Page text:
Well, Mas is being the little Rock Star with the trialing of the new speech devices. We have been looking for a new device after having his Palmtop 3 into the company three times in three months. He has been trialing different devices and has been getting around them quite well. So far, we are looking at the Saltillo Chat PC and the iPod touch with the Proloquo2go program. As a family, we are *in love* with the Proloquo2go program, not only because it is highly logical in its' programming and usage features, but also because if it breaks down or gets damaged in some way, we can drive one hour away, spend $400 and buy another iPod touch and be on our way...as opposed to sending in our device and being without it for 8-14 days, and then the very real possibility of shelling out another $5,000 to replace it with a comparable item. We did buy a case for the iPod touch with external speakers, as the built-in iPod speaker is just a touch too quiet for Mas to use as a communication device. Now, I just have to attach a strap to the case so he can wear it around his waist. We have searched long and hard for a case with speakers and a strap, but it just doesn't exist. So, that's where we are in the speech world.
I had a dream the other night that Mas learned to speak, and was speaking in full sentences...tough dreams to wake up from. I remember waiting for 15 to learn to speak; she was considered "speech-delayed" in that she had only a couple of words at 2 years 3 months. We visited a speech therapist who had a lot of suggestions...about a month after that visit, 15 started to talk....and sentences came very quickly....and now she won't shut up! I wish it would have gone that way with Mas.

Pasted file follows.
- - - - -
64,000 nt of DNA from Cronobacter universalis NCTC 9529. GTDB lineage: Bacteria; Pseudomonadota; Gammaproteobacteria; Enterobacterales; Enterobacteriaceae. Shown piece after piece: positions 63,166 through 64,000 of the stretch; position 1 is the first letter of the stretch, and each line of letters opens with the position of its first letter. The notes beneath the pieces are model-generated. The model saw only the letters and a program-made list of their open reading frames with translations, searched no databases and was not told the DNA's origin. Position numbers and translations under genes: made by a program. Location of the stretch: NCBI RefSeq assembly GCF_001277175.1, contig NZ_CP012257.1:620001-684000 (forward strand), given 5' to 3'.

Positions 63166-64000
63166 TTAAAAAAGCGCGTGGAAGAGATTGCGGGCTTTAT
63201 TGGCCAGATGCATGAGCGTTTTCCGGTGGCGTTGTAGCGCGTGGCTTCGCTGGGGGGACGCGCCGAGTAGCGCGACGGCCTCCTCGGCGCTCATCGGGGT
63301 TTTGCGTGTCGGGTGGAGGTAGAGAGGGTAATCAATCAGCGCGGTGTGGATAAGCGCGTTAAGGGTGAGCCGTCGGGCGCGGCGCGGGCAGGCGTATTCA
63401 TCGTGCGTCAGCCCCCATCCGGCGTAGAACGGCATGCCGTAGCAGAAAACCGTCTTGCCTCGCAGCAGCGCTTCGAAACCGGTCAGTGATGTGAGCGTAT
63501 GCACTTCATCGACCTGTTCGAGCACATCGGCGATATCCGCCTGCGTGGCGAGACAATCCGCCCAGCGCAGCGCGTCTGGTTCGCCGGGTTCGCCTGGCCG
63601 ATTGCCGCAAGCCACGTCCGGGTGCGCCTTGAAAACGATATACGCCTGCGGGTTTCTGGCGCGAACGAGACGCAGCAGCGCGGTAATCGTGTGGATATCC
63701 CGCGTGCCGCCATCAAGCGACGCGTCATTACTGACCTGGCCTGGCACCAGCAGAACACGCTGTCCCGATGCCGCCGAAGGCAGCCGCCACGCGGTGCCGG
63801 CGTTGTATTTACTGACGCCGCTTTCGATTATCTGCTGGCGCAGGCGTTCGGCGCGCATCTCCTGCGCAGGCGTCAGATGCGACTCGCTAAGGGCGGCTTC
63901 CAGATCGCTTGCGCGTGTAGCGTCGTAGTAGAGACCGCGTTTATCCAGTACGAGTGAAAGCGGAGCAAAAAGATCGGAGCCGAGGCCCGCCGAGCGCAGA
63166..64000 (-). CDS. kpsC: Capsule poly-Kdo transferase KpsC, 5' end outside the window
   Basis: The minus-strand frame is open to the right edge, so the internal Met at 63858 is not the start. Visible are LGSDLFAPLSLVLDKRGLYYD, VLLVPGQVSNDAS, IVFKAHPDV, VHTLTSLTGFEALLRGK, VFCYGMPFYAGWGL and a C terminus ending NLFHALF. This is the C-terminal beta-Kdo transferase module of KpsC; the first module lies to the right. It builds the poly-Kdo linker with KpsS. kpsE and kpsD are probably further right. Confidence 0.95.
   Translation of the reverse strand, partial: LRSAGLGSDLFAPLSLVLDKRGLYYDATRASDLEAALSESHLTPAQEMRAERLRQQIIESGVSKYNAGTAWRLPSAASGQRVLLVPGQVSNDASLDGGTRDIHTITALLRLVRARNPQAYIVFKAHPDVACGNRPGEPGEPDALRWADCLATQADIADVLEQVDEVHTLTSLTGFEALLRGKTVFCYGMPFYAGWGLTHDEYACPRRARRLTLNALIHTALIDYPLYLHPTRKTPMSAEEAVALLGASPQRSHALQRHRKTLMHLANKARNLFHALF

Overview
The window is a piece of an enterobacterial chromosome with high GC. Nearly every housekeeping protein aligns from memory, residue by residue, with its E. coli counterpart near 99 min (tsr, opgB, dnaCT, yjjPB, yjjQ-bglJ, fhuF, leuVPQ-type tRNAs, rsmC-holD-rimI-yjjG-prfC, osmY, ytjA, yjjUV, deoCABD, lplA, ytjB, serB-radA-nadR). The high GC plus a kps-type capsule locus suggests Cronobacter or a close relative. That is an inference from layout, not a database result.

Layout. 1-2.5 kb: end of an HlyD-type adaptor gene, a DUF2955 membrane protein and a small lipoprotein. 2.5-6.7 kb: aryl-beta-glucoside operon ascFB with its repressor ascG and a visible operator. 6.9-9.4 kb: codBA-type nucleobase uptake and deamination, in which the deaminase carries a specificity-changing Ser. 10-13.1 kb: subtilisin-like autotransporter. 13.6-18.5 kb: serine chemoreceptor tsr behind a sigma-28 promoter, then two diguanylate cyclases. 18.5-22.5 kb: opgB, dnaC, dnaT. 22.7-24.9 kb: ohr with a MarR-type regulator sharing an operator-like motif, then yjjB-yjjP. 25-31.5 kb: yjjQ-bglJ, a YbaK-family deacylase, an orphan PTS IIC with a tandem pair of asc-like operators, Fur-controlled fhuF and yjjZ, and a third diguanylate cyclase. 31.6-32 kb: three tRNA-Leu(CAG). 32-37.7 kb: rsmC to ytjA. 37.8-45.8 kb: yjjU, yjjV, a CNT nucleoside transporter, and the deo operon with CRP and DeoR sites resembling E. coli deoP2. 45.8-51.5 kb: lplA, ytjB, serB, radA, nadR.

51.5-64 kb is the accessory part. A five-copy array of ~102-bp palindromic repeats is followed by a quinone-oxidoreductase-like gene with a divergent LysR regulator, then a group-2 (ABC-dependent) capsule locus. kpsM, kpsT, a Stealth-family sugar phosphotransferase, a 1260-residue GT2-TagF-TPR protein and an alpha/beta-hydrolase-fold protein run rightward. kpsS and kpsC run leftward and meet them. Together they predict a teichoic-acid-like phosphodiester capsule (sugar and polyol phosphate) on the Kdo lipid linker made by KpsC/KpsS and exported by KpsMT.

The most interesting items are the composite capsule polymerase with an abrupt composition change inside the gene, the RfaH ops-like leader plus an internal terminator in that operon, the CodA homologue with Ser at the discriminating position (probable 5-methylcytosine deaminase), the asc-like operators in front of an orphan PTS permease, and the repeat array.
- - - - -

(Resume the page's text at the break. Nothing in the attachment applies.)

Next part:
Yesterday we went out for an early supper with Mas while 15 was working. The battery light started flashing on his device, so I had to turn it off. He kept grabbing my hand and then wrapping his hand around my index finger and pushing it on the power button, to try to get me to turn it back on. It's times like this when you remember how much it must suck to have your voice run out of batteries. (We are all so lucky; it's a good reminder to be thankful for the abilities we all have; walking, talking, breathing, eating, etc.) He kept looking at me like, "what are you doing to me?" It was heart-breaking!
We have been preparing for Mason's IEP the first week of February...those of you who have been in on IEPs in the parent seat already know what it's like....sitting in a room with 15 other people having them tell you all that is wrong with your child...while you fight for them to get more services so that more things can be right with them. The IEP process only gets harder for us, since Mas is now 12 1/2 and we have to talk about awful words like "transition." Transition means the transition from school to some type of group home setting. As the school has to educate him until he's 21, we have some time to worry about it, but it really is closer than we think.
To that end, Mas's teacher thinks he is ready for "independent transitioning throughout the building." We were shocked to hear that at first, but know that he probably will handle it with ease and will surprise us all. We had to buy him a backpack on wheels, as they want him to get off the van and walk up to the classroom (from the basement to the first floor) by HIMSELF! So bizarre to even imagine that... Sure, this will be a gradual process and won't involve them leaving him alone right out of the gate, but it is still quite odd to picture Mas walking down a hallway, pushing the elevator button, and then walking down two more halls to get to his classroom. Talk about rock star! The good thing is, Mas is the *king* of spatial abilities...not only can he remember every single pasture where cows reside, but he can also tap you repeatedly on the shoulder and bang on his window to show it to you...in the DARK. The boy knows where he is, geographically, in the world. He also points to pastures where the cows used to be, as verified by the van riders and driver.
If all goes well, Mas will be walking himself up to the classroom every morning from the van, and will walk himself from the classroom to the van at the end of the day. He will also be walking by himself from the room to the lunchroom, library, etc. It is a very weird concept for us to get used to, especially since we are always holding his hand to go anywhere. It will be interesting to see how it goes, and to see what he thinks of the whole thing. I imagine he may think the adults have lost it! I will keep you posted....